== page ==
Department of Computer Science
Centre for Cellular and Biomolecular Research
University of Toronto
Our method performs ab initio inference of the three-dimensional structures of macromolecules from single particle electron cryo-microscopy experiments using class average images. The main aspects of our approach are as follows:
- We model electron density in real space using tri-linear interpolation over a grid of points.
- Our model is projected on to a set of rotations and the model projections are compared to class averages
- The set of rotations are chosen based on our prior belief about how the macromolecule under study orients itself in the imaging plane.
- A Bayesian framework is used to assess the probability of observing the class averages from a given model
- We optimize our model to find the model that has the highest probability of generating the class averages
Figure: An illustration of the algorithm's progress towards its 'final' structural model across multiple cycles and iterations for three test systems: (a) A phantom synthetic data set, (b) experimental class averages for ATP synthase, and (c) experimental class averages for GroEL. Cx,y indicates cycle x, iteration y. The columns 'Final Model' show two views of the model returned by our algorithm. This model should serve as a starting point for traditional refinement.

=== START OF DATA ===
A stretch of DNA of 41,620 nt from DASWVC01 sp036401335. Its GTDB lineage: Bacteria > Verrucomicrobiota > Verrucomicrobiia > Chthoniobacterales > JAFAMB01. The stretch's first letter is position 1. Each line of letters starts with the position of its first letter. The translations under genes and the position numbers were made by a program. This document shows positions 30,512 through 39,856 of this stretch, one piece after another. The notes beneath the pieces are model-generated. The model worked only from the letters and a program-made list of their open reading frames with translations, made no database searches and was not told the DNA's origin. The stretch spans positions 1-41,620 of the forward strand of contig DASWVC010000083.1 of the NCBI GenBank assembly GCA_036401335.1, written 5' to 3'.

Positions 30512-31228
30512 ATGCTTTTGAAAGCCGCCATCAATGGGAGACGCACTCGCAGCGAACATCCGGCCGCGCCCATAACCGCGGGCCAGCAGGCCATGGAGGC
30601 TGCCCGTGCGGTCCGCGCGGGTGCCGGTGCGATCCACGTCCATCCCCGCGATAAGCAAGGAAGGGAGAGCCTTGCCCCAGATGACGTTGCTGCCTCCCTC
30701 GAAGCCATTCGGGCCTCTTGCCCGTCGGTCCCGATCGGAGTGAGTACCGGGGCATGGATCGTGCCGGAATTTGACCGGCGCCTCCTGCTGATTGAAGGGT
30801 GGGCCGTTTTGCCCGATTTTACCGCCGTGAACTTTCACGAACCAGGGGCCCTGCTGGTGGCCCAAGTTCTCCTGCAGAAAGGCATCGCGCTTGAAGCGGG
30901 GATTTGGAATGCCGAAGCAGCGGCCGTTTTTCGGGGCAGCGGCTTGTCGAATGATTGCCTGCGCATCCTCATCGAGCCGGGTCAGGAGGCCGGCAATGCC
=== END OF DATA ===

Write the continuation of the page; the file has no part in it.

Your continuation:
Author Summary: Electron Cryo-Microscopy (Cryo-EM) is an experimental technique for determining the high resolution structures of proteins and protein complexes. The experimental data in a Cryo-EM experiment is a set of extremely noisy projections of the complex along unknown orientations. State of the art methods for structural inference typically consist of two phases, the creation of an initial structural model and then the refinement of this model into a final structure. Here, we present a statistical method to create an initial structural model using a small number of ensemble images. Each ensemble image (or class average) is the average of multiple projections each hypothesized to be taken from the same orientation. Our technique uses a Bayesian or probabilistic approach to infer the molecular structure which has the highest probability of generating the observed images. In other words, our technique identifies the molecular structure that is most consistent with the observed data. Our method is a novel automated solution to a critical step in the Cryo-EM structure determination pipeline. By automatically generating an initial structural model, our software can expedite the structure determination process. To facilitate its use by experimentalists, we have made our software is freely available to the structural biology community.
CryoBayes beta has been released